At the beginning of his mandate, the President of the Republic wishes to pay homage to the Constitutional Court, as the supreme guarantor that has been watching for fifty years over the full compliance with our Basic Law; to the Higher Council of the Judiciary which is the expression and bulwark of the Judiciary’s autonomy and independence from any other power; to all the public administrations; to the State organisations and agencies, in particular the Italian Armed Forces who distinguish themselves for the increasing level of their modern professionalism and efficiency, and all the different and distinct forces that co-operate in safeguarding the citizens’ security.

Particular attention must be given to the schools and Universities, and to those who have the responsibility to keep the profile of education high.  A firm commitment to ensuring the freedom and pluralism of the media is owed to this domain, as an inescapable condition for democracy.

My grateful and respectful thought goes to all my predecessors.  These personalities were representative of diverse ideal inspirations and popular traditions, but all cherished the fundamental values of freedom, justice, solidarity.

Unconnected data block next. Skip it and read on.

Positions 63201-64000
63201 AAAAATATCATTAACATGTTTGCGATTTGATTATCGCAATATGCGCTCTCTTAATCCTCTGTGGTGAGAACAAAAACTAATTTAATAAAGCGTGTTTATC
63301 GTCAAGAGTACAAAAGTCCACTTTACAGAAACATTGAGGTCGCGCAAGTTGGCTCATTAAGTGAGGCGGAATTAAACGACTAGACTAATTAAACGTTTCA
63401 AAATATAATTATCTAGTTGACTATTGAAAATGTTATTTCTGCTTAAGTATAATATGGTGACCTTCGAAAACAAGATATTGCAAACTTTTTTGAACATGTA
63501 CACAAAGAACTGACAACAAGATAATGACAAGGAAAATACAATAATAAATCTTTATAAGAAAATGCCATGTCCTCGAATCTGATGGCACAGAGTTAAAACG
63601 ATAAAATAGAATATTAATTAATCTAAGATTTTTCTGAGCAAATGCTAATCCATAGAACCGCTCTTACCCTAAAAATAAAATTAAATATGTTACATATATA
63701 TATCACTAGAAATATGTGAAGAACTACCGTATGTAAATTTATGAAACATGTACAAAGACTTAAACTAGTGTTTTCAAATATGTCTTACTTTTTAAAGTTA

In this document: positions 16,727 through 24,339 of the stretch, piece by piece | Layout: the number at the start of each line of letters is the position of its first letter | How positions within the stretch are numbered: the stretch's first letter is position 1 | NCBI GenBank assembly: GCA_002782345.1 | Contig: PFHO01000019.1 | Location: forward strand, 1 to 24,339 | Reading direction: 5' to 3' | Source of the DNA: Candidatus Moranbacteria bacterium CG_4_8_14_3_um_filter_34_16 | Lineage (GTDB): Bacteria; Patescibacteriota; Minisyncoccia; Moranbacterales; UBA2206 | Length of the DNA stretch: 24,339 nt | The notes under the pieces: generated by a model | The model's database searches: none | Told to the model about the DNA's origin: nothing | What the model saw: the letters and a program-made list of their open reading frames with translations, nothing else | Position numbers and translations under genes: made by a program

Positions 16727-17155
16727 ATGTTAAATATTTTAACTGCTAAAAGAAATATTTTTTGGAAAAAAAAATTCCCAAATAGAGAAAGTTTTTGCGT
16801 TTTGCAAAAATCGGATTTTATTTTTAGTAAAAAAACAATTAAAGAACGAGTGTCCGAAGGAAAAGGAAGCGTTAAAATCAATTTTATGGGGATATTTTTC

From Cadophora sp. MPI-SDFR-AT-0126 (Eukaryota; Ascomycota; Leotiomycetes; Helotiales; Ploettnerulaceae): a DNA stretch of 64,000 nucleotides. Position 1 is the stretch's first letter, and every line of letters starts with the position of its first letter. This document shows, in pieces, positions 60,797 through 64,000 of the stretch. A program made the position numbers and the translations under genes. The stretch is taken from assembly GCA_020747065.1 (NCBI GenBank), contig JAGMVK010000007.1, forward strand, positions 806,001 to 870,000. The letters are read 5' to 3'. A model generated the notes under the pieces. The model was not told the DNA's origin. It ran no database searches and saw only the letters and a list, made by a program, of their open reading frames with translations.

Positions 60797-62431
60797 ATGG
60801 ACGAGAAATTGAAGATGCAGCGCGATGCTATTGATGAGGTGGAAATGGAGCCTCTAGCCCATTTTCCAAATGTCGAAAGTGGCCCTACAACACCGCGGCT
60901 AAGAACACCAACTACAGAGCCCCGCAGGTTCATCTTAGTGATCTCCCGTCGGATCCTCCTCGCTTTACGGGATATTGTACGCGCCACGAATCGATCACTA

Let me recall in particular the first President of the Republic, Mr Enrico De Nicola, who was the symbol of reconciliation during a difficult historic transition.  Old ties linked our families; also, both of us, at different times, represented in Parliament our great, generous, and tormented city of Naples.

Mr President, Honourable Members of Parliament, Distinguished Representatives of the Regions, I bow before this Assembly in which all the Italians identify themselves, including for the first time the Italians working and living abroad - their communities can now voice their needs and expectations. I will not at any time be President just for the majority who elected me. I will give attention and respect to all of you, to all the ideals and policies you express. I shall spare no efforts for the sake of the general interest, so as to be able to rely on the confidence of the representatives of the people and of the Italian citizens without distinguishing between allegiances.

Long live the Parliament!
Long live the Republic!
Long live Italy!